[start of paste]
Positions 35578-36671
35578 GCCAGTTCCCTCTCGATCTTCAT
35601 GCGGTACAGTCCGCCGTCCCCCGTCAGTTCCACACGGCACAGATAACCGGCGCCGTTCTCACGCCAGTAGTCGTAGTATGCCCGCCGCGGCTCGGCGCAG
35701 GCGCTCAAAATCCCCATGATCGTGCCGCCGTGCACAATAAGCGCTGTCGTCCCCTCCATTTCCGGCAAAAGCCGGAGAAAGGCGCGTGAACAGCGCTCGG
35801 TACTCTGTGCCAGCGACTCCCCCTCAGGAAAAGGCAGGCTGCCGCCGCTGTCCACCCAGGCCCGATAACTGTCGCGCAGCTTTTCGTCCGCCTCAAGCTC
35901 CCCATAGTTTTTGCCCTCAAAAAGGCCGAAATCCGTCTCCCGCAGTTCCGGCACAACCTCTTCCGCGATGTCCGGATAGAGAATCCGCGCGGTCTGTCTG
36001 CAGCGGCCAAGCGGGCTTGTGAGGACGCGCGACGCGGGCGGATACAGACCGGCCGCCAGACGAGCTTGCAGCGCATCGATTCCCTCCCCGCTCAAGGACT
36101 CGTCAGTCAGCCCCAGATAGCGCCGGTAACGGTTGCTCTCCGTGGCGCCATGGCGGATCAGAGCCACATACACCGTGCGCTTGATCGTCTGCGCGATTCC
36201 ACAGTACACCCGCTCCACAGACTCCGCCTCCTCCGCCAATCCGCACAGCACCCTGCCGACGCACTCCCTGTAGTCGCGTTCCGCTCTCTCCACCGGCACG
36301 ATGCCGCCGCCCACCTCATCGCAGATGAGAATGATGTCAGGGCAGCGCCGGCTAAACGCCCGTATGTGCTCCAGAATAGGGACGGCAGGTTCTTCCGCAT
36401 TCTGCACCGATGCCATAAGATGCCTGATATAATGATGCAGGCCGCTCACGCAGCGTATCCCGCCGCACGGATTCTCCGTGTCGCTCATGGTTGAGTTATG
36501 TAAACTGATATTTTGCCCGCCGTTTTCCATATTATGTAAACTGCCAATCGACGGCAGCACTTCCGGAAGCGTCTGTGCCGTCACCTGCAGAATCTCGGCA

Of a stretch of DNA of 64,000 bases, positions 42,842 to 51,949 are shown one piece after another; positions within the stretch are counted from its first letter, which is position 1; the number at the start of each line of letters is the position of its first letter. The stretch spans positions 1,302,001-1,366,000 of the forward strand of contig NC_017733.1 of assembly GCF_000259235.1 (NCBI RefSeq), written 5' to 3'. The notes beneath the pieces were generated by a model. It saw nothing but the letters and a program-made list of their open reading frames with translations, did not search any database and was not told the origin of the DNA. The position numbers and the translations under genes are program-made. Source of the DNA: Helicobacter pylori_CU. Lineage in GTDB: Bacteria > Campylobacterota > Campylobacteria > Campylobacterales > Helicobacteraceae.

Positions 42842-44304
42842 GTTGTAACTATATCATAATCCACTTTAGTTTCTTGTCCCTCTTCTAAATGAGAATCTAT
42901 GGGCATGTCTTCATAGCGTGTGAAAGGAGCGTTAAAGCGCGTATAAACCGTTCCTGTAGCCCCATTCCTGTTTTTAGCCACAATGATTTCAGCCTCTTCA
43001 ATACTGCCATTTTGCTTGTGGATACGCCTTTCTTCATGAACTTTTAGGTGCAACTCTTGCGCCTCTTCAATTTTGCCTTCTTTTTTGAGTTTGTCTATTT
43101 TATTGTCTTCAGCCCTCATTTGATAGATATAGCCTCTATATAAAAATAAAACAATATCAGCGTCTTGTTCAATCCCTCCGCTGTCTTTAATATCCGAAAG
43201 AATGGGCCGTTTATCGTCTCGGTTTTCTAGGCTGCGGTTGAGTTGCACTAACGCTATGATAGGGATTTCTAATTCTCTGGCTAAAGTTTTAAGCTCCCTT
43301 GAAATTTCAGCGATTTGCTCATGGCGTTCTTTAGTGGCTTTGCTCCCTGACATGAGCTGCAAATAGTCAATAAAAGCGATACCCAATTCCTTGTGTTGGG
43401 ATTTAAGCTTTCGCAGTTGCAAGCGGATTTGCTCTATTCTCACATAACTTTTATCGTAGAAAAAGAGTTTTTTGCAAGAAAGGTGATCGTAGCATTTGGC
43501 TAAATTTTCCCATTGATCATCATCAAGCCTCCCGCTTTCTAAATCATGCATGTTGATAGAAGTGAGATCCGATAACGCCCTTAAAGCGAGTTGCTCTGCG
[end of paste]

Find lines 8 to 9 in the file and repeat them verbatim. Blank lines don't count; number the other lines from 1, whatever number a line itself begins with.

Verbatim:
36101 CGTCAGTCAGCCCCAGATAGCGCCGGTAACGGTTGCTCTCCGTGGCGCCATGGCGGATCAGAGCCACATACACCGTGCGCTTGATCGTCTGCGCGATTCC
36201 ACAGTACACCCGCTCCACAGACTCCGCCTCCTCCGCCAATCCGCACAGCACCCTGCCGACGCACTCCCTGTAGTCGCGTTCCGCTCTCTCCACCGGCACG